Yuma's 6th Annual Harvest Dinner, held Thursday, February 25, once again brought industry leaders, local harvesters and friends of the agriculture community together to celebrate Yuma's contribution to our nation's dinner tables and raise funds for the Yuma County Ag Producers Scholarship Fund.
The alfresco evening featured cuisine by four local chefs, entertainment by local Yuma band Common Ground, a live auction and four surprise tributes that further recognized future farmers, harvesters, regional and national agriculture partners.
Working to keep U.S. food crops safe, a team of researchers from the University of Arizona Mel and Enid Zuckerman College of Public Health and College of Agriculture and Life Sciences has received funding to study irrigation water quality.
The team will focus on developing monitoring strategies and guidelines to provide food safety improvements that can be used by the U.S. produce industry to prevent crops from becoming contaminated.
Agriculture is big business in Arizona, and industry leaders in Yuma County are teaming up with the University of Arizona to arm growers with science and information they need to swiftly tackle threats to their profitability.
The recently launched Yuma Center of Excellence for Desert Agriculture - YCEDA – will provide the latest research and information in pest management, food safety, plant diseases, water conservation and more.
The UA's College of Agriculture and Life Sciences has named Paul Brierley the inaugural director of its recently launched Yuma Center of Excellence for Desert Agriculture.
The center, based in Yuma, is a public-private partnership between the college and the Arizona and California desert agriculture industry, dedicated to addressing "on-the-ground" industry needs through collaboration and research.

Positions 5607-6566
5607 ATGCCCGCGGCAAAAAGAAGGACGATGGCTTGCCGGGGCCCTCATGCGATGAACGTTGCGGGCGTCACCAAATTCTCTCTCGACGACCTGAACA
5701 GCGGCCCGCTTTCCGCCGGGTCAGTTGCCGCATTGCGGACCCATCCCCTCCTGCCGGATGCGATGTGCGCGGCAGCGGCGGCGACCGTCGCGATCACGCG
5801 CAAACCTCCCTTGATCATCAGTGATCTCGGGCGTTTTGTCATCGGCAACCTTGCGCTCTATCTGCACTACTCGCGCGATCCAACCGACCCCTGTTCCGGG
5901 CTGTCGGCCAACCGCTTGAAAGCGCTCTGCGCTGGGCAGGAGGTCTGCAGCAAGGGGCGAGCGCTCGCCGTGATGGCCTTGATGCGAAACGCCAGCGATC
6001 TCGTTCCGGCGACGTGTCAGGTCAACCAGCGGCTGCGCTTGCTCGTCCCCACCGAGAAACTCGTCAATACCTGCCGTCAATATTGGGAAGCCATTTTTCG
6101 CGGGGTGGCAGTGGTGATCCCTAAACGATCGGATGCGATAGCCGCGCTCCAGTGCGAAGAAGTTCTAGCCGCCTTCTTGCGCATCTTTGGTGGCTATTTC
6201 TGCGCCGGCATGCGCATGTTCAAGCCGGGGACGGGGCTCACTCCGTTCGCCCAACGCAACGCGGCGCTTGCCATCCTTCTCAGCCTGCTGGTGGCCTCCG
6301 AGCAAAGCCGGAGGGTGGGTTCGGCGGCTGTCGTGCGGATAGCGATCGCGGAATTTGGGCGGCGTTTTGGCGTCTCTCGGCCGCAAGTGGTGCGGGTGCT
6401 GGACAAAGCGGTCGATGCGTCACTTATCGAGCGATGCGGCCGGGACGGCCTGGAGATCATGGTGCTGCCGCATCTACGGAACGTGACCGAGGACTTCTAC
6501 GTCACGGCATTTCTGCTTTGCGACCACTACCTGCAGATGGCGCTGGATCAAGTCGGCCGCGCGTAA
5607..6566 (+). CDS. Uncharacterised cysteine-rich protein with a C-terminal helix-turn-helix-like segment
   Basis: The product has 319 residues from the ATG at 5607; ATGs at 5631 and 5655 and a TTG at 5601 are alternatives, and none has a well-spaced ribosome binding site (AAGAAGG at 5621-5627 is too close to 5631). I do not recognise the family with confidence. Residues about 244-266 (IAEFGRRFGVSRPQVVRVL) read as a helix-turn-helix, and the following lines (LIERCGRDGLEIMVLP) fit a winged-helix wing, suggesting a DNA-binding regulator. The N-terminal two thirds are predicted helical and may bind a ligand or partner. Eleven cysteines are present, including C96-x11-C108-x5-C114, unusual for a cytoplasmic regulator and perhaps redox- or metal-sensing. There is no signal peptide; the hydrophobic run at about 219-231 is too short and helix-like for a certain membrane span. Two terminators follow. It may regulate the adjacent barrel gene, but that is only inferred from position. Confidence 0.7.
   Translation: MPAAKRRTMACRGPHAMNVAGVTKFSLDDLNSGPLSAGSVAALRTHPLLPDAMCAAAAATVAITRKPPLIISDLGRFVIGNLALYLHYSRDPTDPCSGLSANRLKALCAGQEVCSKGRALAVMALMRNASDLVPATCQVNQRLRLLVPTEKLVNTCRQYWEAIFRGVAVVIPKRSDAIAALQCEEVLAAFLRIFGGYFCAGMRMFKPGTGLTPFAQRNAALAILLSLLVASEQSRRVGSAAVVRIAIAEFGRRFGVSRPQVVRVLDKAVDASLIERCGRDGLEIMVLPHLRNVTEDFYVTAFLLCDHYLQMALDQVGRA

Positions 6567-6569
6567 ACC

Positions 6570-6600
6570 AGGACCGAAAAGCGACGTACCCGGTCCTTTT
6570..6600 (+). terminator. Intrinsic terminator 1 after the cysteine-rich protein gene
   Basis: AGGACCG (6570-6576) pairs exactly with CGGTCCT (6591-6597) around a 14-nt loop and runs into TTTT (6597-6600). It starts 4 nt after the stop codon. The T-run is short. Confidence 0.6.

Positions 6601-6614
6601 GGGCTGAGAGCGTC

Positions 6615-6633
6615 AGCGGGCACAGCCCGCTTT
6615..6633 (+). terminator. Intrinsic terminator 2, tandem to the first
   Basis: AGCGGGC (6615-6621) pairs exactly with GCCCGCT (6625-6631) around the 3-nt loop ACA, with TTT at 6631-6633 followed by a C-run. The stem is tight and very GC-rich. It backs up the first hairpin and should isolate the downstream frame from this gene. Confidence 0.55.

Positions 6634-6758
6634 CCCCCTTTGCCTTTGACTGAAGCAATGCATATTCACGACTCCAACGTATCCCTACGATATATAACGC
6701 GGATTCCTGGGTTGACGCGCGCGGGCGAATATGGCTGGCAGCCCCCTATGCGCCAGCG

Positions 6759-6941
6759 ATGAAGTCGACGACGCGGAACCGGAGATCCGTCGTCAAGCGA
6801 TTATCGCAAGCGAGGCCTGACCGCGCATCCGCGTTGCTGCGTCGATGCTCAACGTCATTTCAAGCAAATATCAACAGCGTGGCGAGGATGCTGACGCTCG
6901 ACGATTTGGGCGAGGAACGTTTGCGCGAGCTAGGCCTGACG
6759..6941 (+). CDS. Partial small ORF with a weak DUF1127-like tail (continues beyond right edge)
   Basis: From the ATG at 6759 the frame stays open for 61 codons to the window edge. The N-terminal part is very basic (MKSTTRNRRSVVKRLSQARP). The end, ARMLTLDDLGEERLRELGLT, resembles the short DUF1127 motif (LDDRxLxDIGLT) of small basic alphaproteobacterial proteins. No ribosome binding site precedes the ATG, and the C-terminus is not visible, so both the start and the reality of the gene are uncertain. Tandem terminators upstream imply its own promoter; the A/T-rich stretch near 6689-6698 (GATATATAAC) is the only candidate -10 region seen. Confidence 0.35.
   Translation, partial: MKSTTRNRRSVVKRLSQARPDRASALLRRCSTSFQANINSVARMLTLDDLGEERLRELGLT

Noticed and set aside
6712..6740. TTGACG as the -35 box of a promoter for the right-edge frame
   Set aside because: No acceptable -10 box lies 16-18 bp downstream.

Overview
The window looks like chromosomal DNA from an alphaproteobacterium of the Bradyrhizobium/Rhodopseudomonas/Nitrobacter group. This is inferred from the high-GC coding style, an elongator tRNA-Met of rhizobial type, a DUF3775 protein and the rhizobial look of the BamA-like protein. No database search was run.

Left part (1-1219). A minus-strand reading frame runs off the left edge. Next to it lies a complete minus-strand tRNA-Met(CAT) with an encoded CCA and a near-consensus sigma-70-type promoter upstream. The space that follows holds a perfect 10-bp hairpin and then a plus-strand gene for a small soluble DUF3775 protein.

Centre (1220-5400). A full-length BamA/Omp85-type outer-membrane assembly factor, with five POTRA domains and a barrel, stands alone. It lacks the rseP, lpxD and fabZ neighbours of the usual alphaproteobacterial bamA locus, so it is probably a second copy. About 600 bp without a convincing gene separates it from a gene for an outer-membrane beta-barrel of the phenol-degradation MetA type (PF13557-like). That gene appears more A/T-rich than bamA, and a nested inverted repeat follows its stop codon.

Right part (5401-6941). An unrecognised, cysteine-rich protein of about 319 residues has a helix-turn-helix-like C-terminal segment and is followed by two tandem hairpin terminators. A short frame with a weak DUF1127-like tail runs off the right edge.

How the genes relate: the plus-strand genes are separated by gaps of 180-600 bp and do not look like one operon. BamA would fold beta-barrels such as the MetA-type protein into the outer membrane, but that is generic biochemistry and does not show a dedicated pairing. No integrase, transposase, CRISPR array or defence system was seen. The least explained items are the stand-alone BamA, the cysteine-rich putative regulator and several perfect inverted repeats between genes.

Imagine yourself going to the grocery store and scanning the barcode of a head of lettuce with your cell phone. Within moments, a screen pops up on your cell phone detailing where the head was grown, the harvest date, and a recipe to use. This form of technology is not too farfetched thanks to the work of Kurt Nolte, director and Extension agent with the UA Cooperative Extension Service in Yuma County, Arizona.
The deaths of three people and illness in 200 others because of an E.coli outbreak in California spinach in 2006 shook the fresh produce industry.
Since then, farmers in Arizona and California, the two states producing almost all of the nation's leafy greens, have worked to develop new approaches to food safety.
Evidence of the work is visible in a romaine lettuce field in Yuma, where 20 workers emerge from the field and take turns washing their hands.
Medjool dates are among the largest, softest and sweetest in the world. And they are the primary date grown in California's Bard Valley and in neighboring Yuma, Arizona. The combined region produces about 30 million pounds of dates annually—99 percent of them Medjools—with an estimated value of $40 million.